Here in Miami, at St. Agatha Catholic Church near the Nicaraguan enclave of Sweetwater, Sunday masses now make regular mention of Alvarez. Exiled Bishop Silvio Báez opened one recent service extolling him:
“Bishop Alvarez,” Báez said, “is a just man, a just pastor, who’s showing the world how a just people act.”
But many Nicaraguans hope Alvarez’s example will teach the Catholic hierarchy itself how to act. He may have the Church looking heroic right now — but its relationship with Ortega is far more complicated.
“The Church was partly responsible for Ortega’s return to power," says Nicaraguan exile democracy activist Francisco Larios.
Larios is a Miami-Dade College economics professor who last month published the book Contra el Poder: Nicaragua y la Lucha por la Libertad en América Latina (Against Power: Nicaragua and the Fight for Freedom in Latin America). He points out Ortega was first president of Nicaragua in the 1980s — and that, as a left-wing revolutionary leader then, Ortega regularly butted heads with the Catholic Church and conservative Pope John Paul II.
That helped get Ortega defeated in his 1990 re-election bid. But he won the presidency again in 2006 — this time in no small part because he cozied up to the Church, particularly by supporting the total ban on abortion the bishops wanted (and got).
As a result, Larios argues too many Nicaraguan bishops in return got too cozy with Ortega, in spite of his authoritarian bent. He says many Catholic leaders since have been reluctant to challenge him — including Pope Francis, who is often criticized for being soft on leftist regimes in Latin America.
But Alvarez, Larios feels, is a crucial exception.
“In his resistance he is acting in the perfect Gandhian way," Larios says, referring to the 20th-century Indian independence hero and non-violent resistance legend Mahatma Gandhi.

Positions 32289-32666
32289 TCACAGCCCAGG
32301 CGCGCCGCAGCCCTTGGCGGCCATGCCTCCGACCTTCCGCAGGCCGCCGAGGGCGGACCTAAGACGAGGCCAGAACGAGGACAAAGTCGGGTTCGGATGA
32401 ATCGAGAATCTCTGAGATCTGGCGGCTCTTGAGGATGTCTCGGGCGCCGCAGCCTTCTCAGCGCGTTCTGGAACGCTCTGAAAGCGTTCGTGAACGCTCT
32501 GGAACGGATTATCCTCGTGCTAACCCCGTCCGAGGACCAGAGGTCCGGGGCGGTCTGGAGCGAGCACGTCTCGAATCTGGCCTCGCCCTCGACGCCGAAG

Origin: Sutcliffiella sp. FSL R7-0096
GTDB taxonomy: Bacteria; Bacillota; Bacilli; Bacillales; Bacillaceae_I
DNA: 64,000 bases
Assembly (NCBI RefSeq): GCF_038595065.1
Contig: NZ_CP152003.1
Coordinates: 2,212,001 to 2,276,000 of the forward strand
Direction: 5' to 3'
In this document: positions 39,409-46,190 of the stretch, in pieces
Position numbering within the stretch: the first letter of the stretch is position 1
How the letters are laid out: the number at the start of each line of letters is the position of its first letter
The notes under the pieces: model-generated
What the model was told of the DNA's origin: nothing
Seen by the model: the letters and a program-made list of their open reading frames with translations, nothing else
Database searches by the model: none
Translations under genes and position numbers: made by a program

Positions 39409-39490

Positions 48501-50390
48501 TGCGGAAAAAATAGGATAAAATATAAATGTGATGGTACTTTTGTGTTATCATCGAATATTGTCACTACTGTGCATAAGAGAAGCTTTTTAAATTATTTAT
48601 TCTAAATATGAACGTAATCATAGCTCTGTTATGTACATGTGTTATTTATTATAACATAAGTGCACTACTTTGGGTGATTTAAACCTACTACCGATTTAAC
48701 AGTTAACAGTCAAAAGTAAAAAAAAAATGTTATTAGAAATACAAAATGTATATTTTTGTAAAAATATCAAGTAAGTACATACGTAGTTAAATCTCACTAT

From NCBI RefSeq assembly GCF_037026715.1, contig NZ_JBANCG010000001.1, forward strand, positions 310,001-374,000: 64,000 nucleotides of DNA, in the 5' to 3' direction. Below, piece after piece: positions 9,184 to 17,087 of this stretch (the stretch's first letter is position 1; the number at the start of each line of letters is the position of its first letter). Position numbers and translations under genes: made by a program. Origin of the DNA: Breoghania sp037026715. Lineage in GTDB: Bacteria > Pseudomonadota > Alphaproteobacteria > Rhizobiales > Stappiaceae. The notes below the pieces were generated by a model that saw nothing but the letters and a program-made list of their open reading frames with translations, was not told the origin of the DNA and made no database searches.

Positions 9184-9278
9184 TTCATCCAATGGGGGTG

"Alvarez is really showing the Church the ethical and, in fact, the Christian way of doing things.”
Nicaraguan Catholic leaders, including the top prelate there, Cardinal Leopoldo Brenes, insist they're acting as brokers pushing Ortega toward the restoration of democracy. But critics like Larios insist that's a pipe dream — Ortega, for example, jailed every one of the dozen candidates who opposed his presidential re-election bid in 2021 in order to ensure his victory — and argue Alvarez's aura isn't meant to foster negotiation but to galvanize broader resistance at home and more pressure on the regime from abroad.
If so, however, that's partly why there's still a fear Ortega may expel the Catholic Church — like communist Cuba did in the 1960s — if only to neutralize Alvarez's magnetic standing among Nicaraguans. One gauge, some suggest, will be whether Ortega allows Semana Santa processions this week, especially the largest on Good Friday, or prohibits them to keep them from morphing into anti-government demonstrations.
Either way, if Ortega does cast the Church out of Nicaragua, he'd be rid of arguably the last real institutional defense against his regime’s cruelties. (Human rights groups say his security forces were responsible for killing more than 300 protesters during nationwide demonstrations in 2018.)
“Nicaragua is in the eye of a human rights hurricane,” says Marcos Carmona, head of the Miami office of the Permanent Commission on Human Rights in Nicaragua (CPDH), who says he came to Miami last year after his own family suffered regime persecution and violence.
“If Ortega gets rid of the Church, that will be the gravest sign yet that the storm is just going to get darker.”